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Photography Question 
Lacey M. Armstrong

Emotionally Effective Photographs

I have found myself with the responsibility of writing an 8-10 page essay (not report) about photography in order to graduate. I would love to write about the art of taking EMOTIONALLY EFFECTIVE photographs. Do you have any tips for taking emotion-provoking photographs, especially of people? How does the background and other such things effect the effectiveness (excuse the wordiness) of photographs?
Thank you,
Lacey (18) in Idaho

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3/9/2003 2:17:49 PM

John A. Lind
BetterPhoto Member Since: 9/27/2001
A full answer could take 8-10 pages! :-)

Some "mind tools" as you explore this:
1. Think of a photograph as a means of communication between the photographer and those who view the photograph later.
2. The photograph is a visual medium only, and it's 2-dimensional. When making it, the photographer sees in 3-dimensions and will experience all the other senses as well: sound, smell, taste and touch. The photograph, however, is only a recording of light. It cannot directly stimulate these other senses in a person viewing it in another place at a later time. It must stimulate them indirectly using visual cues, just as it needs to use lighting, perspective and vanishing points to cue a sense of depth and dimension.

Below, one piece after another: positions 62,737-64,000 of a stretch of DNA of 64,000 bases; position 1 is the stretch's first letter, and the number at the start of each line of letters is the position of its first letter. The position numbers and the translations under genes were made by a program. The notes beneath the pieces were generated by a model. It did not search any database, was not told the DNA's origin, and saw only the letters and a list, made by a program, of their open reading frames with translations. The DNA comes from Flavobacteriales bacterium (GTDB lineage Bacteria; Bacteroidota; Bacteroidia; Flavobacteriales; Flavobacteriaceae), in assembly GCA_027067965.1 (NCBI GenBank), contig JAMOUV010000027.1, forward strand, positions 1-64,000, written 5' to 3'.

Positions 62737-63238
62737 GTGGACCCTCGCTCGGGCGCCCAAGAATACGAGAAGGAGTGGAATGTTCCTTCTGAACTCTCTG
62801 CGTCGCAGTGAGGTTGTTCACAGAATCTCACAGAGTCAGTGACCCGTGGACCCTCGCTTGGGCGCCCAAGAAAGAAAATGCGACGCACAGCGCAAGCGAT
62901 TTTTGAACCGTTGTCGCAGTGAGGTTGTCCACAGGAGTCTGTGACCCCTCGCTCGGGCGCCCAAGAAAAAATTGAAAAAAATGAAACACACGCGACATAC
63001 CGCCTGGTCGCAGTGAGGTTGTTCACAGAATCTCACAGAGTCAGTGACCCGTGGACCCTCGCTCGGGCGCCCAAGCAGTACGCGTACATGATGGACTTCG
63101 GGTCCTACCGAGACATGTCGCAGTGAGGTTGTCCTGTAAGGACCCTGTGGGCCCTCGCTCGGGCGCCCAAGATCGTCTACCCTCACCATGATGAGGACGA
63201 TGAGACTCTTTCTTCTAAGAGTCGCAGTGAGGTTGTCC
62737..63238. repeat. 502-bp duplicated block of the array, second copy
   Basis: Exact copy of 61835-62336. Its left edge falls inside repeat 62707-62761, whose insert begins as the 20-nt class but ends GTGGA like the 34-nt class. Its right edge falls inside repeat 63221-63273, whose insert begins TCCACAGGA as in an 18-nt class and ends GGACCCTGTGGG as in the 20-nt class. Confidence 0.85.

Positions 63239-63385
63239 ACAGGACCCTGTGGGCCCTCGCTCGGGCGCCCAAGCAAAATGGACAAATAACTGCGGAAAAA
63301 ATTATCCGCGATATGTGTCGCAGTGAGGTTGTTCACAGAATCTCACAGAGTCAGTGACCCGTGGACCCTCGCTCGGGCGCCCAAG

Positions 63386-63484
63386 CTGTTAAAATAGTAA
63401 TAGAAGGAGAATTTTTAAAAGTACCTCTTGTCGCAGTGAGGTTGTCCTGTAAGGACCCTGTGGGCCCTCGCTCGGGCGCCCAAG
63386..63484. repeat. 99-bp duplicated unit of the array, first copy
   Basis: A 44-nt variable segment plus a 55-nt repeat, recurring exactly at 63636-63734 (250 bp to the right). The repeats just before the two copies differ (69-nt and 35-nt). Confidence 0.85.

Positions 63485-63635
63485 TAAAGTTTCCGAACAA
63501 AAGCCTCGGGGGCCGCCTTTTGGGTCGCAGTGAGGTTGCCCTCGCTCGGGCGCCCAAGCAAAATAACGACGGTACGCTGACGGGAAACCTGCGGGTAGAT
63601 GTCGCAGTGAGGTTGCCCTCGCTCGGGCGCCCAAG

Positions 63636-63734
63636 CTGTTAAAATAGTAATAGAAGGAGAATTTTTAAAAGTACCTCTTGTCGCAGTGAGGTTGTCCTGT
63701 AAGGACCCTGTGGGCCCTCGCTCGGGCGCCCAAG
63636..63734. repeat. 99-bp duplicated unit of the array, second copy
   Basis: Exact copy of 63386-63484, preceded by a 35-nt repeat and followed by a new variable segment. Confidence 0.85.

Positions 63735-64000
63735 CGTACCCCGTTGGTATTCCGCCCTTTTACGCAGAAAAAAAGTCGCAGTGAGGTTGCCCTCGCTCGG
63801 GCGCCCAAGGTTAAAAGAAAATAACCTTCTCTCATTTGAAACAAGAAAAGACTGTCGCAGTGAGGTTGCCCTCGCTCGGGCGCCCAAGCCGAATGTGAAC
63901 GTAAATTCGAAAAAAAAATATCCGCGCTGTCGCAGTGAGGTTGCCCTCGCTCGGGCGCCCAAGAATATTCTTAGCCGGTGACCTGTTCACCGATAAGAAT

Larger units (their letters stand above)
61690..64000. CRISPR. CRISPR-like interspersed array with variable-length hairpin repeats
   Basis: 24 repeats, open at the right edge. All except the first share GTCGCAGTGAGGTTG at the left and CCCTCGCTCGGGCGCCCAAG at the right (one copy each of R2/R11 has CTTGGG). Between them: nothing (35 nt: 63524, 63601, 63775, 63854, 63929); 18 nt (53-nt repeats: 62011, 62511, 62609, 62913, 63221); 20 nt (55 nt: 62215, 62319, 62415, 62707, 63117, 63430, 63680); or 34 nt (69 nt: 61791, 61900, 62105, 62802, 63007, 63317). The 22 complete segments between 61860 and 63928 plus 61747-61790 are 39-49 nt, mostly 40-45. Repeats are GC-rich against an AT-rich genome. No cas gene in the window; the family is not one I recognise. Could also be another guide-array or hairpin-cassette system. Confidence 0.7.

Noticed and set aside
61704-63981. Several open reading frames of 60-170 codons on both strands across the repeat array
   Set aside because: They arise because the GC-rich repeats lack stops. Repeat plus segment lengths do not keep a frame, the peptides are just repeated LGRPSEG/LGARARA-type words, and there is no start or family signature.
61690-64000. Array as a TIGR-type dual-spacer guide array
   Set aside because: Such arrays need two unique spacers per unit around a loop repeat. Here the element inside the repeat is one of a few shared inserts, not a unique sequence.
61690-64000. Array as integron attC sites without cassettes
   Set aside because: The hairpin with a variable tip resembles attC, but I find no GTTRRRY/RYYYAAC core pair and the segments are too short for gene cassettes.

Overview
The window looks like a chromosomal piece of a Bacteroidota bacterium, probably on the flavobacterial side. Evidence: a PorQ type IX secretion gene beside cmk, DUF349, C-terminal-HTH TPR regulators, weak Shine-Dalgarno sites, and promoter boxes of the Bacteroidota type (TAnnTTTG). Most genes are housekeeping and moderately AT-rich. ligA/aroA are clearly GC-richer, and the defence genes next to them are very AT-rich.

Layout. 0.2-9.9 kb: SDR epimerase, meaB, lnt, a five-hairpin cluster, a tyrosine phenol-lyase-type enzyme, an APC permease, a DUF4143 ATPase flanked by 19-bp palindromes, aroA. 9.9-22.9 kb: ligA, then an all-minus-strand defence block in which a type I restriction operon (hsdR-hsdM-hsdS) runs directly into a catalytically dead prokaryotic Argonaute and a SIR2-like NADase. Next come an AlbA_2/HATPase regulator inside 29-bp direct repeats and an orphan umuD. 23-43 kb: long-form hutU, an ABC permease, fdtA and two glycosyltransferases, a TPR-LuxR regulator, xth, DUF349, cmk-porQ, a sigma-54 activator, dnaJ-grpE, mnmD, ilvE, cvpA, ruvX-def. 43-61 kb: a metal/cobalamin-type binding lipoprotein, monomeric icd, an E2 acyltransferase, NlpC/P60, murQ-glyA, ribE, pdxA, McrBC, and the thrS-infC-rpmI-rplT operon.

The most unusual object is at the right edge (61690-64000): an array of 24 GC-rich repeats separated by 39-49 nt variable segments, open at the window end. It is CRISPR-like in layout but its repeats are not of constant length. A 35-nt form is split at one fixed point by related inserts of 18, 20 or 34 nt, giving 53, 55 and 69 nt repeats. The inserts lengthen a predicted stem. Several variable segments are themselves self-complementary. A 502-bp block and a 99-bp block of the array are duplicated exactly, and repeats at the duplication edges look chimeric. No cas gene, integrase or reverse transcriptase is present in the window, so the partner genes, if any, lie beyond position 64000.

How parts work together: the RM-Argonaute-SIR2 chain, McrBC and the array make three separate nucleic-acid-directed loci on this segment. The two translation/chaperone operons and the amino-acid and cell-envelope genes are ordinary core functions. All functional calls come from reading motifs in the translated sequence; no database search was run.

3. How the viewer of a photograph reacts to its visual cues relies totally on the viewer's life experiences. Because of this, the photograph must communicate its intended "message" in the "visual language" of its intended viewers. This may not be the same as the photographer's, but it requires the photographer at least understand it. This extends to size (or scale) of things in the photograph, and to perceived horizontal and vertical direction. These can only be referenced to recognizable objects contained in the photograph, that are nearly always the same size, or are nearly always horizontal or vertical (e.g. horizon lines, telephone poles, fence posts, walls, etc.). Find and study "sybolism" that conveys meaning . . . both prominent and subtle . . . this is intertwined with some of what follows.